Delta’s Big Move in Austin: Questionable New Flights as American Airlines Cedes Ground

American Airlines is scaling back its Austin experiment. Before the pandemic they flew to 8 hub cities from Austin. They grew to most recently 36 destinations and nearly 80 peak day flights.

The pullback included the elimination of mostly regional carrier flights to Albuquerque; Bozeman; Cincinnati; Cozumel; Aspen; El Paso; Washington Dulles; Jacksonville; Liberia, Costa Rica; Montego Bay; Kansas City; Memphis; Nassau; Oklahoma City; Punta Canada; Puerto Vallarta; Ft. Myers; Sacramento; Tampa; Tulsa; and Destin-Fort Walton Beach.

While American shed highly unprofitable flying, they had been using pretty much all available windows for swing gates, gates that could be used for flying by any carrier. And that blocked others from significant expansion.

With their recent moves opening up the field I speculated that could mean Delta making good on its promise to create a focus city in Austin. They’ve been willing to stick by unprofitable flying like Seattle, buoyed by strong performance of their interior hubs and their lucrative American Express deal, making a bet on long-term performance.

Unsurprisingly Delta has announced 11 new Austin flights starting in April.

Delta’s spring flying in Austin is currently scheduled for:

  • Atlanta: 9 peak daily departures.
  • Boston: 3 peak daily departures.
  • Cincinnati: 6 times weekly departures (daily except Saturdays)
  • Detroit: 4 peak daily departures.
  • New York JFK: 4 daily departures.
  • Las Vegas: 1 daily departure.
  • Los Angeles: 4 peak daily departures.
  • Minneapolis: 3 peak daily departures.
  • Orlando: 1 daily departure.
  • Seattle: 3 peak daily departures.
  • Salt Lake City: 4 peak daily departures.
  • Raleigh: 2 peak daily Delta connection flights

Delta Sky Club Austin

Delta Sky Club Austin

The airline has now announced they’re bringing on

  • Nashville: 3 daily departures (except 2 on Saturdays)
  • Midland-Odessa: 3 daily departures (except 2 on Saturdays)
  • McAllen: 3 daily departures (except 2 on Saturdays)
  • Cincinnati: Additional 6 times weekly departures (daily except Saturdays)
  • Raleigh-Durham: Additional 6 times weekly departures (daily except Saturdays)

Delta And International End Of The Austin Airport

This new service will be operated with two-cabin regional jets flown by Endeavor and SkyWest. They could have done limited expansion from current gates, but this appears to need use of some swing space that American is ceding.

In 2021 Delta shared that only Austin and Raleigh would remain focus cities, dropping Cincinnati, Nashville, and San Jose.

So what do I think of these flights? Bolstering hub flying may work out, but the new cities are questionable even with regional jets:

  • McAllen is a new station for Delta, and they won’t even be serving their hubs directly from McAllen. Getting to Atlanta even will require a connection, and to most of the world will require two connections.

    So presumably they think they can compete with current American (Dallas – Forth Worth) and United (Houston Intercontinental) one-stop service on partner international flights to Amsterdam and Mexico, plus to Las Vegas and Orlando in addition to hubs. This seems like it will be a poor performer?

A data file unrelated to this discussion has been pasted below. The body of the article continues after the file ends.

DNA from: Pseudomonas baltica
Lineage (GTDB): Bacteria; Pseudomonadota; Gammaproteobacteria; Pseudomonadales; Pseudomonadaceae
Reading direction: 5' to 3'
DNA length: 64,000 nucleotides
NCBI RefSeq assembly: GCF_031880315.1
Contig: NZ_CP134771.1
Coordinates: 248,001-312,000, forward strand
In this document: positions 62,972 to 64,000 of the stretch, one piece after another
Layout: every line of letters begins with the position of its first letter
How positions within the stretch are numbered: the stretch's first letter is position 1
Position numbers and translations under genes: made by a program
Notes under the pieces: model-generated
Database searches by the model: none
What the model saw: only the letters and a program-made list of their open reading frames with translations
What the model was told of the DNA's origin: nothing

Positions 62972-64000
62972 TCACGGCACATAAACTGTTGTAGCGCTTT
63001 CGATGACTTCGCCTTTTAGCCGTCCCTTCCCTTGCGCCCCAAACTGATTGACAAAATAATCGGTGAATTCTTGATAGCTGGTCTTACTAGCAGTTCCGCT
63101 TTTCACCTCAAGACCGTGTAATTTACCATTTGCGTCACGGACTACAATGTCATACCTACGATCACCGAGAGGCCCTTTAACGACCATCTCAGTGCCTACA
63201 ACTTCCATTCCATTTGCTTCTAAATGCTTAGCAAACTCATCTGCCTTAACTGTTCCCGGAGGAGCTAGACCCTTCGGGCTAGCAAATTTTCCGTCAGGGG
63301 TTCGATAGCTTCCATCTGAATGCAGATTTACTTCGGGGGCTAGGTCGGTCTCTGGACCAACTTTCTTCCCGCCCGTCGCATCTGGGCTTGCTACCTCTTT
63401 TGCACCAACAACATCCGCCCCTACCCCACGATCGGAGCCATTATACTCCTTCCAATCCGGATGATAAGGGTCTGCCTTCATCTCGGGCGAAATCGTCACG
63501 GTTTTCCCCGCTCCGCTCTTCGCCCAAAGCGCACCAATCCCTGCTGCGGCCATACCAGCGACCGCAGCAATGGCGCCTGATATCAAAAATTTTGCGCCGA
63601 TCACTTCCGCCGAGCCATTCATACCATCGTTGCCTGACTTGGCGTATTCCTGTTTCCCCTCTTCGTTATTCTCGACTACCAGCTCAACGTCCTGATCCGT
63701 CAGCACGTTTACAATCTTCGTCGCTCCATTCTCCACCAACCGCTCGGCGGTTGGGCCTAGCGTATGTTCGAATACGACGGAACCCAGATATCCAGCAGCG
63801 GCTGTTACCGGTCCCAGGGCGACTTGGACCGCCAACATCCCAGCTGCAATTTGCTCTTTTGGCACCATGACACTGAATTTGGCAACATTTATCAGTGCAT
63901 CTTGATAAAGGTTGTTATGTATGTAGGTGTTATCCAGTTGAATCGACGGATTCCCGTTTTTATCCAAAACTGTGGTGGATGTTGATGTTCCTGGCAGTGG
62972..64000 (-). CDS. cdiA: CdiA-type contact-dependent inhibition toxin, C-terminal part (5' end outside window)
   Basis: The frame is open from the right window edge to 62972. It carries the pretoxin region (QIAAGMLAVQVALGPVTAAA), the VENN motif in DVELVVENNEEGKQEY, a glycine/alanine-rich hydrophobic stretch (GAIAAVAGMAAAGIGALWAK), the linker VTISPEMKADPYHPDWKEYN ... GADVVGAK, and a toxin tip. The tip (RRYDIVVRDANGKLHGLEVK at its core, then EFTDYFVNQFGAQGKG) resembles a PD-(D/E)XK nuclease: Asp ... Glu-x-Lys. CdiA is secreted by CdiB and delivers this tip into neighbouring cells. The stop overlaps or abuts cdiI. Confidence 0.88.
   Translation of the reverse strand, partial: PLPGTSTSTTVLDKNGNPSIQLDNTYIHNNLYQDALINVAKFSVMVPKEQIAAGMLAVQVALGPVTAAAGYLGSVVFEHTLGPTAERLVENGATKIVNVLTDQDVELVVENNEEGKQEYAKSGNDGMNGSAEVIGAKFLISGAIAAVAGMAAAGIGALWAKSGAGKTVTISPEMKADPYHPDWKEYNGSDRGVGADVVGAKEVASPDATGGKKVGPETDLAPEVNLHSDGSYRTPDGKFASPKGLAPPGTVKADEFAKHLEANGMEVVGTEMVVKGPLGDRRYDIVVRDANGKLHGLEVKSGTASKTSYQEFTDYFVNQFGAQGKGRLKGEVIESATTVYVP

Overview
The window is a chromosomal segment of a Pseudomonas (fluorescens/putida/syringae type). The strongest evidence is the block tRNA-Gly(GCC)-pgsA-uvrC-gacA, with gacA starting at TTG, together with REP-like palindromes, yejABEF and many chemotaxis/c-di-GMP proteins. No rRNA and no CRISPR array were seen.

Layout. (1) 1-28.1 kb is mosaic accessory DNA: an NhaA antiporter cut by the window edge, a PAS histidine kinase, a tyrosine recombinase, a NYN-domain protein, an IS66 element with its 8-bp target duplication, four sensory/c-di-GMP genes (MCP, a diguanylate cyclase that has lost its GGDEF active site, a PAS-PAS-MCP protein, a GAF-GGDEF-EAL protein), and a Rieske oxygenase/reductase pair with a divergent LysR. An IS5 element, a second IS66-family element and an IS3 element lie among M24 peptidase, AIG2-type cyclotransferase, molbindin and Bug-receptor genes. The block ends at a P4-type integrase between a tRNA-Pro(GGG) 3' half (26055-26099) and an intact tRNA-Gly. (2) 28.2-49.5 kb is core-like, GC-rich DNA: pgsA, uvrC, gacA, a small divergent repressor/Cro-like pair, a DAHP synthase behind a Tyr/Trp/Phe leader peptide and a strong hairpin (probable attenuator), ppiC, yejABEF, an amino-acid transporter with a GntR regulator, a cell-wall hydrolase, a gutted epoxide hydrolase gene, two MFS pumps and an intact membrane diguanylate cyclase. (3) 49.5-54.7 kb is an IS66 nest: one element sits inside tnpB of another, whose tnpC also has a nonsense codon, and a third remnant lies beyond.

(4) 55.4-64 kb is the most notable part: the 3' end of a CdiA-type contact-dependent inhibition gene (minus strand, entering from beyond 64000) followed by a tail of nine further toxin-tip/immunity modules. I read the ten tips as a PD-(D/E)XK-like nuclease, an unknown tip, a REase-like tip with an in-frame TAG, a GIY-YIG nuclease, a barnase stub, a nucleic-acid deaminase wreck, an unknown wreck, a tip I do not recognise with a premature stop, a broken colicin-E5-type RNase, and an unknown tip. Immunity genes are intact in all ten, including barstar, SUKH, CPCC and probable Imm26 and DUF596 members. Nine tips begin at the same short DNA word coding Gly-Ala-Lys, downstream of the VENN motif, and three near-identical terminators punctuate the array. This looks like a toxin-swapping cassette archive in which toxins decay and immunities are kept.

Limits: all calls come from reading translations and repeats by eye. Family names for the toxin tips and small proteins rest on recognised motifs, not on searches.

• Meanwhile, Southwest currently service Midland – Austin with a six-times weekly jet, as well as robus Dallas, Houston, and Phoenix service on Southwest, American and United. Surely if they wanted to compete in the Midland market a hub flight would perform better for Delta?

Delta Could Have Flown From Small Texas Cities To Its Hubs

With 50 peak day departures from Austin they’ll suddenly rival American is frequencies, and compete meaningfully for the number two spot in the city behind Southwest – however their strategy remains mostly flying to hubs, focus cities and former hubs (besides Las Vegas, Orlando, McAllen, and Midland) so they won’t be trying to take passengers to Caribbean and Mexico destinations (the latter is left to partner Aeromexico) or places like Reno and Tulsa.

About Gary Leff

Gary Leff is one of the foremost experts in the field of miles, points, and frequent business travel - a topic he has covered since 2002. Co-founder of frequent flyer community, emcee of the Freddie Awards, and named one of the "World's Top Travel Experts" by Conde' Nast Traveler (2010-Present) Gary has been a guest on most major news media, profiled in several top print publications, and published broadly on the topic of consumer loyalty. More About Gary »

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  1. Gary Leff, AA pulled back in AUS because of their mainline pilot scope clause with APA. I wish you would have mentioned this critical detail here. Most of the route cuts from AA were operated by their regional affiliate, Envoy. A scope clause limits the number of passengers a regional aircraft can carry. Currently, the hard cap is 76 passengers. Additionally, each major US airline’s union has a way of capping the number of regional jets which can operate on behalf of the mainline, such as a percentage of the mainline’s fleet or a specific number. I suspect that Delta ALPA will do the same, limiting their expansion.

  2. My first thought upon seeing the addition of the flights from Midland and McAllen was to think about how — in addition for the potential for travelers to/from these cities to connect in AUS to the JV flights to Europe — these flights enable the ability to connect onto Aeromexico over Austin to Mexico City (and from there to many of the smaller mexican cities that only Aeromexico serves, not AA via DFW or UA via IAH). Also curious if it’s worth it for people to drive from Reynosa, Matamoros, or even Monterrey to start their airline journeys at McAllen rather than have to clear customs at an airport? Who knows, I’m just talking.